I got some news this week about the core SQL Server 2005 exam. A bit of an update from someone who has recently tried 70-431. He sent it to me having read my previous post on the matter. “I took the exam last week and got all the M/C questions right, but did horribly on the simulations. I figured out couple of them, but I couldn’t do the others. Ended up with a score of 220. This is the first certification test I’ve encountered that used such a large set of simulations (15 on the test I took). “Good job! … Continue reading Latest news on 70-431 simulation questions
A few people have asked me what my favourite thing is in SQL Server 2008 (“Katmai”). But my favourite thing isn’t actually a feature at all, it’s a mindset that Microsoft are taking with it. This mindset is “We will only put features into the CTPs once they are basically complete – including the documentation.” And this makes me say “Wow!”. One of the problems with all beta software is the stuff that’s in there that just isn’t finished yet. You try to use some feature, and it doesn’t work. Or worse, something dies because you tried it. It’s these … Continue reading My favourite thing about SQL Server 2008
I finally got it sorted. I had all the IIS6-compatibility options enabled under ‘Programs and Features’. I was running Internet Explorer as an administrator. But still I was getting a 500.0 error when I tried to go to the Virtual Server 2005 R2 admin page. Tonight I decided I wasn’t going to let this one rest. Eventually I got it fixed by setting the virtual directory to use Basic Authentication instead of Windows Authentication. Go figure.
I was asked about providing some results in a format that would suit a particular custom grid control. A Report Viewer control could achieve very similar functionality with an appropriate report, but I think there were other factors involved. The control allowed a form of drill-down, but required a field to be provided giving the amount of indentation. The idea being that if the indent amount on a particular row was 2, then this could be expanded to reveal all the rows that had an indent of 3. The person asking wanted a query that would provide all the information in … Continue reading Indentation in a SQL query
At the Bloggers’ Lunch at TechEd, the panel was asked how they would define “Web 2.0”. They largely talked about new tools such as Silverlight and AJAX, and about the interaction of consumers and sites (particularly in relation to blogs). But none of them touched on what I think Web 2.0 is about. I think Web 2.0 is simply the second dot-com bubble. In the late 1990s, companies threw massive amounts of money into web-based ventures. Confidence in the internet was very high. Of course, this all changed in late 2000 – the bubble burst, and people saw the web (and IT … Continue reading Web 2.0 definition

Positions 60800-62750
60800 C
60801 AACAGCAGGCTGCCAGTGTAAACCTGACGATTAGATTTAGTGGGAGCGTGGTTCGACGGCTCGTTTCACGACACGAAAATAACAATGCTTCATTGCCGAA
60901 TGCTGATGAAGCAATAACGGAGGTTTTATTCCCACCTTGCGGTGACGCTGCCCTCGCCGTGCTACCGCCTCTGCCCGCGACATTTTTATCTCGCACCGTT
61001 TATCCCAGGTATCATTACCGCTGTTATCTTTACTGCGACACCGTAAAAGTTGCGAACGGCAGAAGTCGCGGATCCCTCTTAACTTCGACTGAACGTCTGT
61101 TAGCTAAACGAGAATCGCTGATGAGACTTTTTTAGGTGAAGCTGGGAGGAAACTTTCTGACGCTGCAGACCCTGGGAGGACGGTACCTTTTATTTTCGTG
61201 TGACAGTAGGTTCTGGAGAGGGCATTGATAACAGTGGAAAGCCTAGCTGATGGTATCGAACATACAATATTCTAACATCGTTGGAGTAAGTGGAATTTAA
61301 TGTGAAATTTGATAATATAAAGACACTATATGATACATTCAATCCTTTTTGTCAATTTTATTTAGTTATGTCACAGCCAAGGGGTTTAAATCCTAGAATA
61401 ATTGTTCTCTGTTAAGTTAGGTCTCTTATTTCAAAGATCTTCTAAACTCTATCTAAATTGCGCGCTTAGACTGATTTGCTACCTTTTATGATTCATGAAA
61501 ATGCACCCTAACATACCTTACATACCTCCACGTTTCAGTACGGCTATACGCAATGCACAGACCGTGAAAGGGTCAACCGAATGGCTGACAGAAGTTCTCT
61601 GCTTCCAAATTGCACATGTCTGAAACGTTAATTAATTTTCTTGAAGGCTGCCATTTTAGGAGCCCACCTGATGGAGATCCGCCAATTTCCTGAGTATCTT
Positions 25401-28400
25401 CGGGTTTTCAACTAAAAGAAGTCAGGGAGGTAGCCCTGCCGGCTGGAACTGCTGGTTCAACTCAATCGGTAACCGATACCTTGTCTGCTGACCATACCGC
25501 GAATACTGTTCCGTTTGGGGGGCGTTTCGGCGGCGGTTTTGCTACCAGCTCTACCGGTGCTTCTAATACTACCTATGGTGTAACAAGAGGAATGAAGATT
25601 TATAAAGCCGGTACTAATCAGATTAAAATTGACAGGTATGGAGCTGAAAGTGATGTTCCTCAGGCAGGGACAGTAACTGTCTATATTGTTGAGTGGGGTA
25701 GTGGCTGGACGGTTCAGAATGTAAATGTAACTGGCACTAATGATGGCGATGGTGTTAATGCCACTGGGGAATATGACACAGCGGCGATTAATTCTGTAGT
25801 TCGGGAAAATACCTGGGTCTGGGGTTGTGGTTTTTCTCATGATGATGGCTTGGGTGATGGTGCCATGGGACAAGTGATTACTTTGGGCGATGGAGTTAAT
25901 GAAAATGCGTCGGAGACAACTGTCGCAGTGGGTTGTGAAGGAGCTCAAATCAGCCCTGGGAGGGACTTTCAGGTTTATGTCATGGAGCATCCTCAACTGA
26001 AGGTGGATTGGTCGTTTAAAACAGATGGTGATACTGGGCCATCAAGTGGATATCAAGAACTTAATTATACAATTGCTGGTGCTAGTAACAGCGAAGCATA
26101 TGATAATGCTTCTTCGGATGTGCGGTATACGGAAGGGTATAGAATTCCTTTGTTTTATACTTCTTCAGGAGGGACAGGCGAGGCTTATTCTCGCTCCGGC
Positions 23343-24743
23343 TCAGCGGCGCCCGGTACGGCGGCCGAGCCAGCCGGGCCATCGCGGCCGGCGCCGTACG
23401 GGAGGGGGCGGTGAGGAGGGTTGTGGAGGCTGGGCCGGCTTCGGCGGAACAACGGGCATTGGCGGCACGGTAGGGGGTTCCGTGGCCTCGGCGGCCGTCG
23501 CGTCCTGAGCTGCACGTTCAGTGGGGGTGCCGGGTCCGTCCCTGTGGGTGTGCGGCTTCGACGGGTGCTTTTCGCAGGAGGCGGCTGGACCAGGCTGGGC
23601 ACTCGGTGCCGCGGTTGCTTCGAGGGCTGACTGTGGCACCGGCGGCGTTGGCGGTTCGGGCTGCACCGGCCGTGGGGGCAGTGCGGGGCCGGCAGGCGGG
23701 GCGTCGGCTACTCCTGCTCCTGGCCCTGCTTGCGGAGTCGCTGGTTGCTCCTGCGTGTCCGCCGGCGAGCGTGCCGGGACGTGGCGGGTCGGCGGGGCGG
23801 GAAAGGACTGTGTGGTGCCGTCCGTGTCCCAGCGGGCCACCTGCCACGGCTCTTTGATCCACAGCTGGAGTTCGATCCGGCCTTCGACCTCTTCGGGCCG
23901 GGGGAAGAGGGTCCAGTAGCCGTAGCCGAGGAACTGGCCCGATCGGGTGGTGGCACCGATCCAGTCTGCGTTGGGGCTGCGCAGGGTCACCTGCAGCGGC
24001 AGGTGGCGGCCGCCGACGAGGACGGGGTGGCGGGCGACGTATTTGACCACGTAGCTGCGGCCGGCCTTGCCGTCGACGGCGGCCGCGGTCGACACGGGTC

A while back I discussed using the Windows Vista Sidebar to display useful information about applications. This led to other conversations, including one with fellow SQL MVP (and Leeds United fan – sorry to hear about the 15 points, mate) Jamie Thomson about monitoring important SQL database statistics using sidebar gadgets. I didn’t give it much thought, because I still had my PowerGadgets solution in place, monitoring all kinds of things based on my own queries. (Personally, I like using ‘union all’ queries. This lets me get a nice collection of numbers for showing in a graph. But I also find that … Continue reading Sidebar monitoring of SQL databases
I enjoy TechEd. It’s always good fun. Last week was my fourth TechEd, having attended for the past three years, plus in ’99. The last three years have seen my involvement increase each time. Last year I proctored with the Hands-On Labs, and this year I presented both a session and an Instructor-Led Lab. I’m a big believer in giving back to the community, and I see this as part of it. I do find that the more I’m involved, the fewer sessions I actually get to attend. But I don’t feel like I’m missing out, because it’s not why I … Continue reading Thoughts on TechEd
Mitch Wheat sent me this. According to http://www.microsoft.com/learning/mcp/certified.mspx, there are only 71 people in the world (well, at the end of June) who have achieved MCITP:BI. This means passing the two exams 70-445 and 70-446. You could be one if you use SSIS, SSAS, SSRS and do a bit of Data Mining. Doing some of the courses like the ones offered by Solid Quality Learning might help too, of course.
TechEd is always a great event. Today I’ve helped with an Instructor-Led Lab on Report Builder, attended a few sessions, helped plenty of people with questions, and participated in the Bloggers’ Lunch. This was a panel that Frank Arrigo hosted, involving five people from the blogging space. It was interesting, but I had to leave early. I did get to ask a question about what they saw as the difference between ‘proper’ journalism and blogging. The panelists generally agreed with my thoughts that the main difference was the responsibility that journalists have. Bloggers (including me) have no responsibility over what … Continue reading Bloggers’ Lunch at TechEd AU
This is excellent news. I’ve been looking forward to these features for ages. Because I live in a place that’s on the half hour (Adelaide is GMT+0930) and has daylight savings opposite to the northern hemisphere (spending Christmas ahead an hour, not July), I’ve been particularly keen on the new datetimeoffset type. There is a great page showing which features have been added to this CTP, at https://connect.microsoft.com/SQLServer/content/content.aspx?ContentID=5470. And you can download the latest CTP from http://connect.microsoft.com/sql. Considering that the product release date is set to February 27, 2008 – less than 7 months away, I want all the features to … Continue reading July CTP for SQL Server 2008 – includes date & time